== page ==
Are your off again, on again, bathroom habits affecting your daily life? If so, you may have Irritable Bowel Syndrome, or IBS. IBS is a problem that causes abdominal pain, cramping, and changes in your bowel movements. IBS is known as a functional bowel disorder, and is not considered a disease. What I mean by that, is when a doctor passes a colonoscope into the colon to look around, everything may look perfectly normal - but yet, Your colon may not be not be acting normal at all! Symptoms of IBS can range from mild to severe. The main symptoms are diarrhea, constipation, or both. And you will probably experience abdominal pain, bloating, and gas. These symptoms often will temporarily improve after having a bowel movement, and that instant relief of course feels good. But, the important thing to understand is that the root of the problem often isn't here (abdomen), its here (head). IBS is a classic example of your mind affecting your bowels. It's rarely seen in folks who are not stressed, anxious, or depressed. It's often hard to determine why people get IBS. It has been found that IBS is twice as common in women as it is in men, and can develop at any age, but most get it as teenagers or in early adulthood. Diet can also cause IBS. Foods that often cause IBS symptoms are Fatty foods, such as French fries, or any drink containing caffeine like coffee and tea. One great idea is to keep a Food Diary. Write down what you're eating and when, and include the symptoms you experience after you eat. This information can be helpful to your doctor in identifying if you have IBS. The way most doctors diagnose IBS is by gathering your history and ruling out other things like lactose intolerance, gluten intolerance or some sort of bowel infection. Your doctor might recommend a colonoscopy just to make sure the colon looks okay. But remember, there is no specific test to diagnose IBS. So, how do you manage IBS? For some people, symptoms can reduce their ability to work, travel, and attend social events, and some may have to deal with IBS the rest of their life. There are several ways to manage your IBS. Large meals can make your symptoms worse. Try eating 4 to 5 smaller meals per day. Extra Fiber can bulk up your stools to help with diarrhea or help draw in extra water to help with constipation. Laxatives can help with difficult constipation. Drugs like Hyoscyamine help to calm down an overactive digestive tract. Lastly, since stress, depression and anxiety can fuel IBS, work on ways to relax. Perhaps, try exercise, meditation or yoga - and if that doesn't work, consider trying an antidepressant drug to help improve your mood. Oh, and keep in mind that blood in your stool or significant weight loss are not part of IBS, so be sure to let your doctor know if that ever shows up. Remember that the mind and the body are interconnected. You can't expect to feel good here (head), without feeling good down here (abdomen), and vice versa.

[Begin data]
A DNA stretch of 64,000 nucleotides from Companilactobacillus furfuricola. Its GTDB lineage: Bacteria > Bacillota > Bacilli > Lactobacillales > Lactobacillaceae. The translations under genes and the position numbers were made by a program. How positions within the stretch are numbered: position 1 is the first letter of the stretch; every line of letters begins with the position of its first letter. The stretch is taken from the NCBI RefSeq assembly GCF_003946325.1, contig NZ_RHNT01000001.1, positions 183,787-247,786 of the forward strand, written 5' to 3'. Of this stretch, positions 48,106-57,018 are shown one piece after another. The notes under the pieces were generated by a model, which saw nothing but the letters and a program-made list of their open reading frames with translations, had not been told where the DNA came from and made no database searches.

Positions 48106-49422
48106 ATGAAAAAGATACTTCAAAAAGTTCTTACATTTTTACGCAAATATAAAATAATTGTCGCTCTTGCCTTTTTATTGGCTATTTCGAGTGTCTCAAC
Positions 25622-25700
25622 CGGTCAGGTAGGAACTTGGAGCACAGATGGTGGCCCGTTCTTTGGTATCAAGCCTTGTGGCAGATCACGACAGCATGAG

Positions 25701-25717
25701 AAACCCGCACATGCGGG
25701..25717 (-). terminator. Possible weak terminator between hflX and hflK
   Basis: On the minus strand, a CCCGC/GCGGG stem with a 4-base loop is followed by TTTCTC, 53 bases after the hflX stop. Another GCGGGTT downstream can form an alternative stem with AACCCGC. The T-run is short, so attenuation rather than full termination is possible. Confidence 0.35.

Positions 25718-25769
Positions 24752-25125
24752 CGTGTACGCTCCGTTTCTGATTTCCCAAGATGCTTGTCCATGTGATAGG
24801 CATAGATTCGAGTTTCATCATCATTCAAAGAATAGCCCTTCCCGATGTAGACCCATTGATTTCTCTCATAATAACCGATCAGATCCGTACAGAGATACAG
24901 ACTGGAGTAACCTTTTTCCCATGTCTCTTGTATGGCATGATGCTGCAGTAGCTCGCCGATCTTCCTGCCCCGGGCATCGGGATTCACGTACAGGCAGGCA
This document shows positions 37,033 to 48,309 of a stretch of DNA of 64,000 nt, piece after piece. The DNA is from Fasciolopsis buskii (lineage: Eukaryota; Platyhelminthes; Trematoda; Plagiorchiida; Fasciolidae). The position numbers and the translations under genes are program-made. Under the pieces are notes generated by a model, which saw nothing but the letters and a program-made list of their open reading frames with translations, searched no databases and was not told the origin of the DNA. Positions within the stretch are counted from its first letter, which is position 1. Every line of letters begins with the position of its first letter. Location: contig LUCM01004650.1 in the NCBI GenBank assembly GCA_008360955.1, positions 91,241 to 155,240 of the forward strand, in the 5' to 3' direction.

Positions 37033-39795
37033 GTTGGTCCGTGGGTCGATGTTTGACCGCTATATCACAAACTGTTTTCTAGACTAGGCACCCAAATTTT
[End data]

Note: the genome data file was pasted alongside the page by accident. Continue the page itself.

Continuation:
• Irritable bowel syndrome

    Animation

  •  

    Irritable bowel syndrome - Animation

    Are your off again, on again, bathroom habits affecting your daily life? If so, you may have Irritable Bowel Syndrome, or IBS. IBS is a problem that causes abdominal pain, cramping, and changes in your bowel movements. IBS is known as a functional bowel disorder, and is not considered a disease. What I mean by that, is when a doctor passes a colonoscope into the colon to look around, everything may look perfectly normal - but yet, Your colon may not be not be acting normal at all! Symptoms of IBS can range from mild to severe. The main symptoms are diarrhea, constipation, or both. And you will probably experience abdominal pain, bloating, and gas. These symptoms often will temporarily improve after having a bowel movement, and that instant relief of course feels good. But, the important thing to understand is that the root of the problem often isn't here (abdomen), its here (head). IBS is a classic example of your mind affecting your bowels. It's rarely seen in folks who are not stressed, anxious, or depressed. It's often hard to determine why people get IBS. It has been found that IBS is twice as common in women as it is in men, and can develop at any age, but most get it as teenagers or in early adulthood. Diet can also cause IBS. Foods that often cause IBS symptoms are Fatty foods, such as French fries, or any drink containing caffeine like coffee and tea. One great idea is to keep a Food Diary. Write down what you're eating and when, and include the symptoms you experience after you eat. This information can be helpful to your doctor in identifying if you have IBS. The way most doctors diagnose IBS is by gathering your history and ruling out other things like lactose intolerance, gluten intolerance or some sort of bowel infection. Your doctor might recommend a colonoscopy just to make sure the colon looks okay. But remember, there is no specific test to diagnose IBS. So, how do you manage IBS? For some people, symptoms can reduce their ability to work, travel, and attend social events, and some may have to deal with IBS the rest of their life. There are several ways to manage your IBS. Large meals can make your symptoms worse. Try eating 4 to 5 smaller meals per day. Extra Fiber can bulk up your stools to help with diarrhea or help draw in extra water to help with constipation. Laxatives can help with difficult constipation. Drugs like Hyoscyamine help to calm down an overactive digestive tract. Lastly, since stress, depression and anxiety can fuel IBS, work on ways to relax. Perhaps, try exercise, meditation or yoga - and if that doesn't work, consider trying an antidepressant drug to help improve your mood. Oh, and keep in mind that blood in your stool or significant weight loss are not part of IBS, so be sure to let your doctor know if that ever shows up. Remember that the mind and the body are interconnected. You can't expect to feel good here (head), without feeling good down here (abdomen), and vice versa.

     

    Review Date: 3/27/2019

    Reviewed By: Michael M. Phillips, MD, Clinical Professor of Medicine, The George Washington University School of Medicine, Washington, DC. Also reviewed by David Zieve, MD, MHA, Medical Director, Brenda Conaway, Editorial Director, and the A.D.A.M. Editorial team.